Britain’s first PFI privately funded NHS hospital is a 'major' fire safety risk, say fire fighters

The NHS Trust that runs the hospital says the PFI deal has caused problems

Jon Stone
Wednesday 03 June 2015 13:48 BST
Cumberland Infirmary, Carlisle. The flagship of the national PFI programme was officially opened by the Rt. Hon. Tony Blair, Prime Minister, in June 2000
Cumberland Infirmary, Carlisle. The flagship of the national PFI programme was officially opened by the Rt. Hon. Tony Blair, Prime Minister, in June 2000

Britain’s first NHS hospital financed and built by private capital is a “major” fire safety risk, fire fighters have said.

The Cumberland Infirmary in Carlisle was first opened in 2000 under the controversial “private finance initiative” which sees the NHS pay a private company rent-like payments to make use of facilities.

An independent report commissioned by the NHS trust that manages the hospital found that fire proofing materials installed by the private company did not meet the required protection standard to allow for save evacuation and prevent a fire from spreading across the building.

Local NHS bosses have given dozens of NHS staff members emergency fire safety training to step up safety while work to fix the problems caused by the original contractors goes on.

Firefighters tackle a blaze

“It has to be asked why it has taken so long to identify the flaws in fire proofing materials used in the hospital’s construction. The work to rectify this issue is expected to take up to 18 months,” said Graeme Higgins, secretary of Cumbria’s Fire Brigades Union.

“Public safety, especially the safety of vulnerable patients in hospitals, is of paramount importance to fire fighters. We would urge all stakeholders involved with PFI buildings in Cumbria to review the fire safety materials and procedures currently in use. In Carlisle alone we have two PFI fire stations.”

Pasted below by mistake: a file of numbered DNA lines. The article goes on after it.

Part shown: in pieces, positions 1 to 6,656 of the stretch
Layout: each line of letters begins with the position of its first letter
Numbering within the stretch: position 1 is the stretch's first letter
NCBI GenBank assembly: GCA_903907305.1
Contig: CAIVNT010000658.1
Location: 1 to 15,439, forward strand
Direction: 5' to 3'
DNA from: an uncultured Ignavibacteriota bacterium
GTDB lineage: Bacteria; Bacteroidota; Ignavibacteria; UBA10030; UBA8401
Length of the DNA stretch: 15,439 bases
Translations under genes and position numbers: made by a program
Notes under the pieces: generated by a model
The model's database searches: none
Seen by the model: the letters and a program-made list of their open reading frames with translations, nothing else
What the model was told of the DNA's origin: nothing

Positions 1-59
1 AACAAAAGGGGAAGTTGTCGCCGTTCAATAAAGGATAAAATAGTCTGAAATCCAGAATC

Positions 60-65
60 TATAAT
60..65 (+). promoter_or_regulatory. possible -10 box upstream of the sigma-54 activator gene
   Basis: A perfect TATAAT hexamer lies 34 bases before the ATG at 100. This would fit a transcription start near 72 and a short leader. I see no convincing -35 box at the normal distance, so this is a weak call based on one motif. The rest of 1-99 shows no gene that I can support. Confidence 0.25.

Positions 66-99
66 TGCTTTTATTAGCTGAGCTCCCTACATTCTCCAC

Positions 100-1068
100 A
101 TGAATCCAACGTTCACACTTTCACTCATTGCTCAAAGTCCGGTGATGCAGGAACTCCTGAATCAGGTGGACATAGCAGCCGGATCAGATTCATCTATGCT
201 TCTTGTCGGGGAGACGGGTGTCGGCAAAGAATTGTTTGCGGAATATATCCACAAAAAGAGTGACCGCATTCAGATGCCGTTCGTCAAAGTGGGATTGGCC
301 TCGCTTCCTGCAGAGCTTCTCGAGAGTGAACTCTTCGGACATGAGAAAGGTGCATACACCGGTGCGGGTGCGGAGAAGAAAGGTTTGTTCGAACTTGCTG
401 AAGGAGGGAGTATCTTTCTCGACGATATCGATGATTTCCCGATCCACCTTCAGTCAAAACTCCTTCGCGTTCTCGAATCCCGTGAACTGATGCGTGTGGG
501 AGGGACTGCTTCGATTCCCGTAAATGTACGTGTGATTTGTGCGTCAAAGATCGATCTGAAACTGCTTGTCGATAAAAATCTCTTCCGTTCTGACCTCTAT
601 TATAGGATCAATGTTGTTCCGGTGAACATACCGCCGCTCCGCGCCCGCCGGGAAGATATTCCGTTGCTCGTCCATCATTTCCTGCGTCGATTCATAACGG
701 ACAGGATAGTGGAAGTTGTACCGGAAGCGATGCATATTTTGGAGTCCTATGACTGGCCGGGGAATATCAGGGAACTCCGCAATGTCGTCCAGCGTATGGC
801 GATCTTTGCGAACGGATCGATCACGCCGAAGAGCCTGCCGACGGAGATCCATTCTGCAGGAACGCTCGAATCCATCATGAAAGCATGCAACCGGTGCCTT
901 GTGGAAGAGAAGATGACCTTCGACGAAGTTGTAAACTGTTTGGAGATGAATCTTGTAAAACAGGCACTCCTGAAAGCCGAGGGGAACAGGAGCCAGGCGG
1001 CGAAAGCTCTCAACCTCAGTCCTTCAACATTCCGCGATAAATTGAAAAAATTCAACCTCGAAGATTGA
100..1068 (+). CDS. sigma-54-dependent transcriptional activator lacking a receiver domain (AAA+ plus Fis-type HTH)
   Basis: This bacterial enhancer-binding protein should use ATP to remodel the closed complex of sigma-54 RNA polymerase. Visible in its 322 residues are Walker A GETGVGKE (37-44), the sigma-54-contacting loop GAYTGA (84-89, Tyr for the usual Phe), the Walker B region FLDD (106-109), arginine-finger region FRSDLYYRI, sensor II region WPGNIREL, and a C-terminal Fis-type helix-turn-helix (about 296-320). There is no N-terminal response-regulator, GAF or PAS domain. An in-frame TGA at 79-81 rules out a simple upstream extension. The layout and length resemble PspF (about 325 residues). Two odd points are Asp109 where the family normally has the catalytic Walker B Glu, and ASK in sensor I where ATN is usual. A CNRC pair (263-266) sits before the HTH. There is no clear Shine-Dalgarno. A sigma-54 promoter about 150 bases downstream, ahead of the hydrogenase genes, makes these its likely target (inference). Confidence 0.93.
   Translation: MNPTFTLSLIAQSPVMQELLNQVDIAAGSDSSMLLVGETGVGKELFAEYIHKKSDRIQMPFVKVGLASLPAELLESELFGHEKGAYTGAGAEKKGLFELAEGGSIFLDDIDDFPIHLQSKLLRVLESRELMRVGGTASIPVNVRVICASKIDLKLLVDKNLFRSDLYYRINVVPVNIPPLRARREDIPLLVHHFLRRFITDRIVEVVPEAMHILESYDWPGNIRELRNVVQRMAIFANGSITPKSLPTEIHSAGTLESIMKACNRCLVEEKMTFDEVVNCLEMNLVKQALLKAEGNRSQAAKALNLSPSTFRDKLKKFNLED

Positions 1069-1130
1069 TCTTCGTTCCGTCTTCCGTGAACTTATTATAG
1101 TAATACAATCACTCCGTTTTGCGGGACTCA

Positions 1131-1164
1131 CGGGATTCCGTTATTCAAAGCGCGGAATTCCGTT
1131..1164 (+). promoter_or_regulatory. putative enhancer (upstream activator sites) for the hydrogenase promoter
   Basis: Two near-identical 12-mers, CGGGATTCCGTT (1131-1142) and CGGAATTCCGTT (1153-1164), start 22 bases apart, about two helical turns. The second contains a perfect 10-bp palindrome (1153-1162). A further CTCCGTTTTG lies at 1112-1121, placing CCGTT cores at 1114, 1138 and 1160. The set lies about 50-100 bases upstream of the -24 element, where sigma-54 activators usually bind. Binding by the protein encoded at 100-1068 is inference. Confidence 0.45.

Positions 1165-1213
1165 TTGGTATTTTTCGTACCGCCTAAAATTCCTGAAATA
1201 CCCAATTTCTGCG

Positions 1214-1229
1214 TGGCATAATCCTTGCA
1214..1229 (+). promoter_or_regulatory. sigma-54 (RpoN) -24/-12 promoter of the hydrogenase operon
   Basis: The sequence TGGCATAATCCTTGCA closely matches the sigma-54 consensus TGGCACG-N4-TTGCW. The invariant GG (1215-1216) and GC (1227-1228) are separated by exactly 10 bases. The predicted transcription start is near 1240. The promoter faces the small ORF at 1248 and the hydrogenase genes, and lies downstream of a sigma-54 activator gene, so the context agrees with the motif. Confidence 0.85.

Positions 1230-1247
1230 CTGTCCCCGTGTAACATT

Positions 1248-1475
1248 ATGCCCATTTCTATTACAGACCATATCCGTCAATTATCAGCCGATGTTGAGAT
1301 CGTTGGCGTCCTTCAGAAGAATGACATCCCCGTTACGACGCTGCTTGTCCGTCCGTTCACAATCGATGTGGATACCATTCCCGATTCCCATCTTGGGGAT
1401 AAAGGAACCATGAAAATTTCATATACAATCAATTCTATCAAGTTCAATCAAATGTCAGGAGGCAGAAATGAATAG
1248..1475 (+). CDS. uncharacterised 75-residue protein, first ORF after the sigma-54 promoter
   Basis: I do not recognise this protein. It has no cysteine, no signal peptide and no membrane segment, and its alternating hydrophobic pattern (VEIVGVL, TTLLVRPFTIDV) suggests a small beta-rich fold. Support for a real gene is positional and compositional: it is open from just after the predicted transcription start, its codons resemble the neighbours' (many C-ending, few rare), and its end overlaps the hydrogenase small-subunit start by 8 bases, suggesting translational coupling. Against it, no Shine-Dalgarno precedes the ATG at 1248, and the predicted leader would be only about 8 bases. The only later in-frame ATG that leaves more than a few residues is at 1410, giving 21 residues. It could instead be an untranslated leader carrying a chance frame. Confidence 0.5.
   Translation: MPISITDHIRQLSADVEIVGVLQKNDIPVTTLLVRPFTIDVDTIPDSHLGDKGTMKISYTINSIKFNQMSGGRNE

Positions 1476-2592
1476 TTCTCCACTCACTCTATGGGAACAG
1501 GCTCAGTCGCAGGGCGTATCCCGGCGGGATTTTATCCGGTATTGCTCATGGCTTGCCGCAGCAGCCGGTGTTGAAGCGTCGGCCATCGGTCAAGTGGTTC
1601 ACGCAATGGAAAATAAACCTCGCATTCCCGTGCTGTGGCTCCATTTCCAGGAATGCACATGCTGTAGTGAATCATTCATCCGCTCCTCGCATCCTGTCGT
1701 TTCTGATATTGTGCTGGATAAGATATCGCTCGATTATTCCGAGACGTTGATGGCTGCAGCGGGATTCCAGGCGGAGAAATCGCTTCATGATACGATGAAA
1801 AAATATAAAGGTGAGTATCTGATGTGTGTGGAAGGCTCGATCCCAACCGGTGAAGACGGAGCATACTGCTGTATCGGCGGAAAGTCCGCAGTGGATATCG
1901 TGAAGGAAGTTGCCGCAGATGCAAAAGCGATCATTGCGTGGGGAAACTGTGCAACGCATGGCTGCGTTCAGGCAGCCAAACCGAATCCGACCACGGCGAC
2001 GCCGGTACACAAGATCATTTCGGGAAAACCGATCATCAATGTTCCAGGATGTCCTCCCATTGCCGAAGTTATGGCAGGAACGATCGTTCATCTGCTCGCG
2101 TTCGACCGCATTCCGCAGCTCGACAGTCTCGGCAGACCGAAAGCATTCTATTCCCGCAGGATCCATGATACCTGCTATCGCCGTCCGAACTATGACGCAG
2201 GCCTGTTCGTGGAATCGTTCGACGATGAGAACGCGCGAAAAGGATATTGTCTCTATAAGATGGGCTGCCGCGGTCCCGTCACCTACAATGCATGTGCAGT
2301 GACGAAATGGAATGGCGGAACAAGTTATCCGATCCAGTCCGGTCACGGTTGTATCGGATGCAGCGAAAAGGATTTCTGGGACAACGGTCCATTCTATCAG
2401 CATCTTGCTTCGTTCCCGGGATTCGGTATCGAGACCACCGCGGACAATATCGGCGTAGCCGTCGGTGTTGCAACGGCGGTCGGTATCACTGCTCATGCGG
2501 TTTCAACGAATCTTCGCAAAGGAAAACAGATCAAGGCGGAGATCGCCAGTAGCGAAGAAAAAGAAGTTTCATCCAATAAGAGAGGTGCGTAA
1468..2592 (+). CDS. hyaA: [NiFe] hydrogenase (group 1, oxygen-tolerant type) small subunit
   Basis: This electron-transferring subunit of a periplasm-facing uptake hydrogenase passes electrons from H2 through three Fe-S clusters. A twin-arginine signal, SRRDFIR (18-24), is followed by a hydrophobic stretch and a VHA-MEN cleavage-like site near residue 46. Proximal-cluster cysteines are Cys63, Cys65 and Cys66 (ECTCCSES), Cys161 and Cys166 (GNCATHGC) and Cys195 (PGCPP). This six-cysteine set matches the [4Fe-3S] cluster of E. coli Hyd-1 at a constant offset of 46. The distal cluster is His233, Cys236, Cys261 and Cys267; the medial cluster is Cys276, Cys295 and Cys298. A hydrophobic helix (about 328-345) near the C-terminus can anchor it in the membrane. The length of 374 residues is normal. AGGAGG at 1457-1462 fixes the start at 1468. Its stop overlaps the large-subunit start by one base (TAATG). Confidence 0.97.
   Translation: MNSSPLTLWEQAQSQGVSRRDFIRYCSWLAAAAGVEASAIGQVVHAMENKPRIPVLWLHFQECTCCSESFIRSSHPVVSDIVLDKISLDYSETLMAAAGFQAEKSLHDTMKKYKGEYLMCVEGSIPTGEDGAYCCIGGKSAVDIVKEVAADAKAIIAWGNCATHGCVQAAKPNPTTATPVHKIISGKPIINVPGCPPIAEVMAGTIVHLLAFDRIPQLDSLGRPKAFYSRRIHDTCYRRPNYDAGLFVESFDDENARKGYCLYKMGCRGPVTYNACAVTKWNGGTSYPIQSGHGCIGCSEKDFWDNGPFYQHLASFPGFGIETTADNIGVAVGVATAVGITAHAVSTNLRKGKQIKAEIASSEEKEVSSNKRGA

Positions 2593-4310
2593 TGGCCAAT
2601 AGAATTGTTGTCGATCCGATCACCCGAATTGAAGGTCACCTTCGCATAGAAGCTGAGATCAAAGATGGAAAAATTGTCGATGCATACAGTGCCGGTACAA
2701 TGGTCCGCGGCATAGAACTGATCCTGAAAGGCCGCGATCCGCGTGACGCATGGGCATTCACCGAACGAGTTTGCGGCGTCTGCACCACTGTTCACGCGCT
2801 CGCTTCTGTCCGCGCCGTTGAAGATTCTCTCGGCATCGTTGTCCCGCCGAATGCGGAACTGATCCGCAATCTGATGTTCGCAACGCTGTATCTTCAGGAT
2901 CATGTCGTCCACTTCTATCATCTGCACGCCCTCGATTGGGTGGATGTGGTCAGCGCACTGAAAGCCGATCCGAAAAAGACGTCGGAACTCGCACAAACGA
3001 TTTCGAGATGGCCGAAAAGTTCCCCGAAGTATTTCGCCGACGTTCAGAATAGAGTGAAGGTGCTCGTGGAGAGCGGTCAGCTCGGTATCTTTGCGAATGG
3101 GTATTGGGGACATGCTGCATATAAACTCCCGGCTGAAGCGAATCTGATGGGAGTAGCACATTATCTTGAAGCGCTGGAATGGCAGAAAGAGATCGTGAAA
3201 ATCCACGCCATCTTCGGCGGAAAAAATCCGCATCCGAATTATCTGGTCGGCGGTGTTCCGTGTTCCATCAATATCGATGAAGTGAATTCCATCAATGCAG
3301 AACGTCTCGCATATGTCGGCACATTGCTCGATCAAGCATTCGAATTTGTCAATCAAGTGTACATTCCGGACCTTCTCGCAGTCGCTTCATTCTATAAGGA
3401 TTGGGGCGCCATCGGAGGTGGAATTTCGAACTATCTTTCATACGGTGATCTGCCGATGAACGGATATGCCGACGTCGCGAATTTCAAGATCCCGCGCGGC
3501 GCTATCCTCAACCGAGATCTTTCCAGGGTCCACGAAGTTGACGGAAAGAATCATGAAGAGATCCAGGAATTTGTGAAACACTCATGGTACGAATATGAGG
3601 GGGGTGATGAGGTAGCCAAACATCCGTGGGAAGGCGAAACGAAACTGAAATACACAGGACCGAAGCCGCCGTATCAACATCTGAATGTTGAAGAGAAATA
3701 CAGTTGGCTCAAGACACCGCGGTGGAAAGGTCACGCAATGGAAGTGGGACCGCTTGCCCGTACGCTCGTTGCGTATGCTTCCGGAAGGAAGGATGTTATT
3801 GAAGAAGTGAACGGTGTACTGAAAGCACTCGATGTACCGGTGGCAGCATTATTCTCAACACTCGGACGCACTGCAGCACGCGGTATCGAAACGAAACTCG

Mr Higgins described the hospital as “one of Carlisle’s biggest fire risks” and warned that service cuts could impair fire fighters’ ability to respond to any incident.

Helen Ray, chief operating officer at North Cumbria University Hospitals NHS Trust, which is fixing the problems, was critical of the PFI deal.

“The safety and welfare of our staff, patients and members of the public using the Cumberland Infirmary is paramount and people can be absolutely reassured that we are taking all of the right steps to protect their wellbeing whilst they are using our services,” she said.

“This is not the first time we have uncovered such major flaws in the service provided to us through our PFI partner and the Trust Board remains very deeply concerned that the current arrangements are not providing the high standards of service we require for our patients in North Cumbria on a consistent basis.”

The hospital in question was opened under the New Labour government in 2000. The UK owes more than £222bn to banks and businesses as a result of Private Finance Initiatives, which were conceived by the Conservatives in the 1990s and embraced by New Labour.

Last year The Independent reported how firms given 25-year PFI school contracts had doubled their money by selling off shares in the schemes fewer than five years into the deals.

A briefing from the National Audit Office released earlier this year says that PFI has been more expensive in the long-run than conventional financing.

“In the short term using private finance will reduce reported public spending and government debt figures,” the briefing said, adding that in the longer term “additional public spending will be required to repay the debt and interest of the original investment”.

PFI yielded assets worth £56.5bn but the UK government will ultimately pay more than five times that amount under the terms of the agreements.

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